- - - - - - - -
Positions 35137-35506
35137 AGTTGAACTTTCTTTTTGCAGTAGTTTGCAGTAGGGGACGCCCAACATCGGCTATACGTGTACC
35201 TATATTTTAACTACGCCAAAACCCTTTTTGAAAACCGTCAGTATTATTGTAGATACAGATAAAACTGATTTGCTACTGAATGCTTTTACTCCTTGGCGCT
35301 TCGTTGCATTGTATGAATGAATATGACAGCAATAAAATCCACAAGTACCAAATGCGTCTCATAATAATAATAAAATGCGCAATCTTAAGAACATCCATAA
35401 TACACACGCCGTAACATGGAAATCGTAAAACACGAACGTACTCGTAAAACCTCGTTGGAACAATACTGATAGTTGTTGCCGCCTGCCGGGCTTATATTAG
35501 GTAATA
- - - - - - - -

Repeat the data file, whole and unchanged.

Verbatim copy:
Positions 35137-35506
35137 AGTTGAACTTTCTTTTTGCAGTAGTTTGCAGTAGGGGACGCCCAACATCGGCTATACGTGTACC
35201 TATATTTTAACTACGCCAAAACCCTTTTTGAAAACCGTCAGTATTATTGTAGATACAGATAAAACTGATTTGCTACTGAATGCTTTTACTCCTTGGCGCT
35301 TCGTTGCATTGTATGAATGAATATGACAGCAATAAAATCCACAAGTACCAAATGCGTCTCATAATAATAATAAAATGCGCAATCTTAAGAACATCCATAA
35401 TACACACGCCGTAACATGGAAATCGTAAAACACGAACGTACTCGTAAAACCTCGTTGGAACAATACTGATAGTTGTTGCCGCCTGCCGGGCTTATATTAG
35501 GTAATA